NASA has announced the winners of the four second-round agreements under the Commercial Crew Development (CCDev2) program. These companies will now be awarded between $22 million and $92 million for their proposals. These funds will be used to help the winning commercial firms to develop and improve their concepts for bringing NASA astronauts to space.
These concepts cover both launch vehicles and the spacecraft that ride on them. NASA has selected Blue Origin and granted them $22 million, Sierra Nevada Corporation with $80, Space Exploration Technologies (SpaceX) with $75 million and Boeing with $92.3 million.
SpaceX said via Twitter that they will be ready to fly the first manned mission three years after receiving these new funds.
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“The next American-flagged vehicle to carry our astronauts into space is going to be a U.S. commercial provider,” said Ed Mango, NASA’s Commercial Crew Program manager. “The partnerships NASA is forming with industry will support the development of multiple American systems capable of providing future access to low-Earth orbit.”
The CCDev initiative was started back in 2009 with the intent of jump-starting the aerospace community into expanding U.S. spaceflight capabilities. CCDev2 is designed to speed up this process and reduce the gap in the nation’s human spaceflight abilities (when space shuttle Atlantis completes its final mission this summer, the U.S. will essentially lose the ability to send astronauts into orbit).
CCDev2 saw an explosion of proposals for a variety of spacecraft, SpaceX, Orbital Sciences, Boeing, Blue Origin, Alliant Techsystems and Sierra Nevada all submitted ideas. It is hoped that new space markets might arise out of this project which could see an expansion of customers – both commercial and government.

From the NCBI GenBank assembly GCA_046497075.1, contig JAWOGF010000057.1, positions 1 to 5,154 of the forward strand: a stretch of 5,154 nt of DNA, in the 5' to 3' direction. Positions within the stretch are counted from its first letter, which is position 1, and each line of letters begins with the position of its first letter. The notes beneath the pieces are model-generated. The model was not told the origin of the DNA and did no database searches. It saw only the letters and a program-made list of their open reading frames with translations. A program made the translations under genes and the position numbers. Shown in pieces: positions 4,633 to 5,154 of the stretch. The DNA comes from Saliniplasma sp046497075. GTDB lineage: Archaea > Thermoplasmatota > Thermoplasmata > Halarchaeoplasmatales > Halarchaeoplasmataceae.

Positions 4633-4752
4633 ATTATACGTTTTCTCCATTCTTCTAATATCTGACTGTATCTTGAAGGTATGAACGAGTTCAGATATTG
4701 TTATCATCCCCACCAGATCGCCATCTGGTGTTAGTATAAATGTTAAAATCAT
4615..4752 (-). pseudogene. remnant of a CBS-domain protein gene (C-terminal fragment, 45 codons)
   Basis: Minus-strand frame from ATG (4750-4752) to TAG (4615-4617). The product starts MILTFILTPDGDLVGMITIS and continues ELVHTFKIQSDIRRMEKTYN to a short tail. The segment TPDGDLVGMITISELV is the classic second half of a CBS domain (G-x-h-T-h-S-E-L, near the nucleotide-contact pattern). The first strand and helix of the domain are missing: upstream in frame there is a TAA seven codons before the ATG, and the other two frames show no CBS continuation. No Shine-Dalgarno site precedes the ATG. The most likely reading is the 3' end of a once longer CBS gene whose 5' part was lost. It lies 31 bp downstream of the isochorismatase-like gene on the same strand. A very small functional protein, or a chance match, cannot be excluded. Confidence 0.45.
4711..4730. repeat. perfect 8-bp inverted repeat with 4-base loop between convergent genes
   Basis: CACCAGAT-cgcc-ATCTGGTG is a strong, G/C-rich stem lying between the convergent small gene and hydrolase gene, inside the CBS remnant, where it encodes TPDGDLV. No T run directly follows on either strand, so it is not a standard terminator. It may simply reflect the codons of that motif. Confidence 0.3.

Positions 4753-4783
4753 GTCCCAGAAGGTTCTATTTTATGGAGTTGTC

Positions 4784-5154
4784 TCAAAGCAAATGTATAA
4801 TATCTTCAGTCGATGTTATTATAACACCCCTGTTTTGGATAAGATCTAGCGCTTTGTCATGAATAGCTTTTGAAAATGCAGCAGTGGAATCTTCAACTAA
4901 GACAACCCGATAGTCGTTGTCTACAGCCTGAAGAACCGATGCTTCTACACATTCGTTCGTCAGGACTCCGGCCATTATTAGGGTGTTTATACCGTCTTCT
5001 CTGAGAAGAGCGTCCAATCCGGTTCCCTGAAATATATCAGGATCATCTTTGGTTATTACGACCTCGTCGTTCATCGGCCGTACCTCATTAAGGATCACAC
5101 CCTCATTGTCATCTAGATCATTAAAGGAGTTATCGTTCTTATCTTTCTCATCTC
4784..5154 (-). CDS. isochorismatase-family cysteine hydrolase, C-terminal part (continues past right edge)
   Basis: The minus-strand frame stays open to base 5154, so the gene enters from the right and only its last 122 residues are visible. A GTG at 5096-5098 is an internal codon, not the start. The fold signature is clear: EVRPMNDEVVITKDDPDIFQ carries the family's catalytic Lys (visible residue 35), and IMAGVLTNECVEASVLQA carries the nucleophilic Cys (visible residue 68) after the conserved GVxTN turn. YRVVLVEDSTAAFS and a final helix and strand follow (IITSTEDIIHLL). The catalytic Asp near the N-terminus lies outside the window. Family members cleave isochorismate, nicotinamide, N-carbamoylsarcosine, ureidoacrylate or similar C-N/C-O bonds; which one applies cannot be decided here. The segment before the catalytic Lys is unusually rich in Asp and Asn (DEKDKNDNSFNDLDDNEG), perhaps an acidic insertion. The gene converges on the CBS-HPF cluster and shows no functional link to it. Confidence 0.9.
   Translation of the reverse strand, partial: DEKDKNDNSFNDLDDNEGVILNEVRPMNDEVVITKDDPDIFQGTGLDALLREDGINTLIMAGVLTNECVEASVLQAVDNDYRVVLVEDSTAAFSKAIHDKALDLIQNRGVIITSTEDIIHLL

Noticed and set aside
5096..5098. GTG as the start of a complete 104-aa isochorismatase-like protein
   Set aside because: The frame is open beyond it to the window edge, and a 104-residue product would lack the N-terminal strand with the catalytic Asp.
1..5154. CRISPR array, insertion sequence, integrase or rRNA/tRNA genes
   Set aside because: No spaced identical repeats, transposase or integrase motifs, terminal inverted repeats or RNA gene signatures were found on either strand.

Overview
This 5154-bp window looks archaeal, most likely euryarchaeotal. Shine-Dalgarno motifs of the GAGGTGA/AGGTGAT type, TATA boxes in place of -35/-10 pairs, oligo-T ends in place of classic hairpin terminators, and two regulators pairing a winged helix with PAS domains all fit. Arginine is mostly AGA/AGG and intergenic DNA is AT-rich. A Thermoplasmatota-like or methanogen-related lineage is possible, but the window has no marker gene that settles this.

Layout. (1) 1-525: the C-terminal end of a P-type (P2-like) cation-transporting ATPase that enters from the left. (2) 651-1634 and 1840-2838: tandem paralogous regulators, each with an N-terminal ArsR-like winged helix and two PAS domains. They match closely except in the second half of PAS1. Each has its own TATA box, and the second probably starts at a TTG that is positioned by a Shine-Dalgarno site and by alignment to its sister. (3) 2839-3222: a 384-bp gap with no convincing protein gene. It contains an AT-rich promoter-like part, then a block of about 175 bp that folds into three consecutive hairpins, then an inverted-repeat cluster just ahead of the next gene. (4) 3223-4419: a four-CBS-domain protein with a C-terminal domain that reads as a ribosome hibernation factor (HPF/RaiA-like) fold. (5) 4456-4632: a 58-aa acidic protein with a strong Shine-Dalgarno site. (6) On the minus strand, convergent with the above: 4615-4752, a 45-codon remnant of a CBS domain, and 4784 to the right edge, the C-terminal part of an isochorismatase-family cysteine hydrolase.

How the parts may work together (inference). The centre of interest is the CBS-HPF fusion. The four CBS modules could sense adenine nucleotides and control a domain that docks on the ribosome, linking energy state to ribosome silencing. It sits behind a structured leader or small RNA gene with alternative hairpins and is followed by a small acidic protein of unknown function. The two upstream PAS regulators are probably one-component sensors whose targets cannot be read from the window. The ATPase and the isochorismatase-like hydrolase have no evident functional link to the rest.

“We’re committed to safely transporting U.S. astronauts on American-made spacecraft and ending the outsourcing of this work to foreign governments,” said NASA Administrator Charles Bolden. “These agreements are significant milestones in NASA’s plans to take advantage of American ingenuity to get to low-Earth orbit, so we can concentrate our resources on deep space exploration.”
A wide range of both established and new space companies entered submissions. Utah’s Alliant Techsystems (ATK) had proposed Liberty, a partnership between them and the European space company Astrium (the producers of the Ariane rocket). Orbital Sciences entered a mini space shuttle and United Space Alliance (USA) entered a proposal that would have seen the space shuttles Endeavour and Atlantis continue to fly under the rebranded Commercial Space Transportation System.
12 Replies to “NASA Announces Awardees of CCDev2”
And may the best companies/designs win…!
However, from 1963-1965, several lifting bodies were launched suborbitally on Thor boosters, to determine their re-entry characteristics. They were likewise exposed on the nose of the Thors, without farings.
So, it can be done…
Yeah… I’d fly a Dragon into space today if I had the opportunity! Let’s GO! The Sierra Nevada Corps. Dream Chaser is also very interesting. They’ve taken an early NASA funded Northrup design, the HL-10. They’ve updated and expanded the design… and that ship is looking GOOD! SNC is definitely going into space!